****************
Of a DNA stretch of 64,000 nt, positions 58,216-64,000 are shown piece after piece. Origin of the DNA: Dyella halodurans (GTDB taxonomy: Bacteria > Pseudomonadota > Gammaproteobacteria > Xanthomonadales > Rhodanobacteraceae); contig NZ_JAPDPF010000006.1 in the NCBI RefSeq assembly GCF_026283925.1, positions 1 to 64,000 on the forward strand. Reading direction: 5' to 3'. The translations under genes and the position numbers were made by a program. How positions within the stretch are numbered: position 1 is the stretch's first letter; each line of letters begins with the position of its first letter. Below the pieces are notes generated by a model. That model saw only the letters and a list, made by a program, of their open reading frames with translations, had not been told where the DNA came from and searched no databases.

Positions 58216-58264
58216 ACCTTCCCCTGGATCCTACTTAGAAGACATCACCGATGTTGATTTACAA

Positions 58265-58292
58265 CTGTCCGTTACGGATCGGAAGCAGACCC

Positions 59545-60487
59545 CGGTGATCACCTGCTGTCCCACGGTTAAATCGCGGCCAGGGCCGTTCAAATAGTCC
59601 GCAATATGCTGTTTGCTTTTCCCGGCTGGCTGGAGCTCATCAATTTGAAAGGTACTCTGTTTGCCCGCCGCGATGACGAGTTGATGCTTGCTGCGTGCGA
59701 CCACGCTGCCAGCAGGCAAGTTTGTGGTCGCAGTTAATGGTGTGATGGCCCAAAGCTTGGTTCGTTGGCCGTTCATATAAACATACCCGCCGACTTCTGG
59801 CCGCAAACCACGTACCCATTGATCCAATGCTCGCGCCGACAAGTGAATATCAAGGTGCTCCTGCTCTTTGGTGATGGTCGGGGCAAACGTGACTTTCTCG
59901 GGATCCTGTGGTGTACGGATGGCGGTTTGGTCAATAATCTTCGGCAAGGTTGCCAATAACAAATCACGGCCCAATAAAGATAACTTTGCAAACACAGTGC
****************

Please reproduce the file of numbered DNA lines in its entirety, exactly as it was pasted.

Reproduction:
Of a DNA stretch of 64,000 nt, positions 58,216-64,000 are shown piece after piece. Origin of the DNA: Dyella halodurans (GTDB taxonomy: Bacteria > Pseudomonadota > Gammaproteobacteria > Xanthomonadales > Rhodanobacteraceae); contig NZ_JAPDPF010000006.1 in the NCBI RefSeq assembly GCF_026283925.1, positions 1 to 64,000 on the forward strand. Reading direction: 5' to 3'. The translations under genes and the position numbers were made by a program. How positions within the stretch are numbered: position 1 is the stretch's first letter; each line of letters begins with the position of its first letter. Below the pieces are notes generated by a model. That model saw only the letters and a list, made by a program, of their open reading frames with translations, had not been told where the DNA came from and searched no databases.

Positions 58216-58264
58216 ACCTTCCCCTGGATCCTACTTAGAAGACATCACCGATGTTGATTTACAA

Positions 58265-58292
58265 CTGTCCGTTACGGATCGGAAGCAGACCC

Positions 59545-60487
59545 CGGTGATCACCTGCTGTCCCACGGTTAAATCGCGGCCAGGGCCGTTCAAATAGTCC
59601 GCAATATGCTGTTTGCTTTTCCCGGCTGGCTGGAGCTCATCAATTTGAAAGGTACTCTGTTTGCCCGCCGCGATGACGAGTTGATGCTTGCTGCGTGCGA
59701 CCACGCTGCCAGCAGGCAAGTTTGTGGTCGCAGTTAATGGTGTGATGGCCCAAAGCTTGGTTCGTTGGCCGTTCATATAAACATACCCGCCGACTTCTGG
59801 CCGCAAACCACGTACCCATTGATCCAATGCTCGCGCCGACAAGTGAATATCAAGGTGCTCCTGCTCTTTGGTGATGGTCGGGGCAAACGTGACTTTCTCG
59901 GGATCCTGTGGTGTACGGATGGCGGTTTGGTCAATAATCTTCGGCAAGGTTGCCAATAACAAATCACGGCCCAATAAAGATAACTTTGCAAACACAGTGC